Down on the farm, cows can delight in winter wonderland
Jerry Graberek's 55 milkers had a late breakfast Tuesday, when their appetites for the playing in the snow took over their hunger for hay.
"I finally got them fed around noon, about three hours late," said Graberek, owner of Preston Farm.
After trudging through knee-deep snow to reach his barn in the morning, he found his cows had wandered into an outdoor area and found their way out of the fence.
"They were running around," he said. "They think of the snow as a plaything. They were like kids at recess."
His son came and helped him round up the cows back into the barn. Then they had to shovel out their feeding stalls, which had filled with drifting snow. At least, he said, the Guida's milk truck wasn't due to come for a pickup until today, giving him more time to dig out, and he didn't have to fire up his generator to use the milking machines.
"We didn't lose power, thank God," he said.
But the digging out never seemed to end Tuesday. After clearing the path to the barn and plowing out the driveway where the Guida's truck would be pulling in today, Graberek was shoveling out drifts of snow that had found their way into the barn.
"And now I'm looking at 4-foot drifts on the roof of my milking parlor that I'm going to have to shovel off," he said.
Tuesday's blizzard didn't stop the beef and dairy cows at Tiffany Farms on Sterling City Road in Lyme.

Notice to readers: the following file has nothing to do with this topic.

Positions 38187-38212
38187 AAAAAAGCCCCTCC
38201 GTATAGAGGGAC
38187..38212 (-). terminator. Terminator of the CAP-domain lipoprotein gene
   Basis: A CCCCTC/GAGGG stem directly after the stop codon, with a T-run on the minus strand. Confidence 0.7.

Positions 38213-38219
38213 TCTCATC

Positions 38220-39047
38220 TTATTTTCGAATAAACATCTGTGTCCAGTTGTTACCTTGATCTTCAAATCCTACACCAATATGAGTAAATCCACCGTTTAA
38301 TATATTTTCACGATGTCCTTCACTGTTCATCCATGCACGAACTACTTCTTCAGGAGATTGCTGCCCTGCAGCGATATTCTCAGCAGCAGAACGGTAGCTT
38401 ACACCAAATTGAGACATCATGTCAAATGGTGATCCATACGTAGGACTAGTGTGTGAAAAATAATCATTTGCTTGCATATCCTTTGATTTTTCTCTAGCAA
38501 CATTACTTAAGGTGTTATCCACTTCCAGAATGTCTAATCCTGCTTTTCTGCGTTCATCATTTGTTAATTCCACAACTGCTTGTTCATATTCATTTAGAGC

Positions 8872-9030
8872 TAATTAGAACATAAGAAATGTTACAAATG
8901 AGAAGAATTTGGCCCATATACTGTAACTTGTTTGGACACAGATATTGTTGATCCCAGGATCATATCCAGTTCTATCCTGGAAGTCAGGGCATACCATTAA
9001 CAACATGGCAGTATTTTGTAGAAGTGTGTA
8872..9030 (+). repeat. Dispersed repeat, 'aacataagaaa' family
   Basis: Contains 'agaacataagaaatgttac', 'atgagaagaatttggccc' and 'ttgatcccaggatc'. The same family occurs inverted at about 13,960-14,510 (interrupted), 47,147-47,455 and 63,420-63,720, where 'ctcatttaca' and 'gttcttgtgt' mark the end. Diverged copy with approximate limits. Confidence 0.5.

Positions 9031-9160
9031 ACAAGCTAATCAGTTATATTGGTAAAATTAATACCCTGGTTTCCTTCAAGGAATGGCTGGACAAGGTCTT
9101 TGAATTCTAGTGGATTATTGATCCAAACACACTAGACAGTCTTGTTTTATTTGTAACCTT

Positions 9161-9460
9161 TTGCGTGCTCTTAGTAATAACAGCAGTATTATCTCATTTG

Jack Tiffany, who owns the farm with his wife, Susan Tiffany, said the cows kept to their typical early-morning milking and feeding schedule - though it took a few minutes longer than usual - and still got outside for their daily exercise.
Tiffany said cows typically don't mind the cold, though they don't care for the wind. Beef cows, in particular, sport a heavy coat of hair and carry more body fat, so they can withstand the cold outdoors.
"The snow doesn't bother them, except when it's belly deep they have trouble walking around," he said.
When it snows, the dairy cows, Holsteins, typically "pack down" together in the barn, but still go out for their daily exercise.
Some of the beef cows were out roaming in an open field on Tuesday afternoon.
"If the snow's not too deep, they enjoy it," said Tiffany. "They chew on the grass and run around and bellow and kick up their feet."
The farm used three tractors with snow plows to clear the snow, but the wind required frequent clearing of snow drifts around the barn and near the cows' exercise pads and feed bunks.
Tiffany said the farm was fortunate this year, compared with the blizzard of 2013.
"We had quite a lot of advance notice," he said about this storm. "We didn't lose power, which we're very thankful for."
At Graywall Farm in Lebanon, owner Robin Chesmer and his helpers, including some grandchildren, were moving snow all day, on top of other farm chores.
"We've got everybody helping out," he said. "We had to shovel out the calf hutches, and the feed bunks and the driveways. We've got skid-steers and payloaders and a tractor with a plow, so we're well equipped. But it is challenging."
Chesmer said the delivery truck collected milk from his 500 cows on Monday, a day early in anticipation of the storm, but would be back today, so he had to get all the snow moved by then.
"We'll be working at this until dark," he said.
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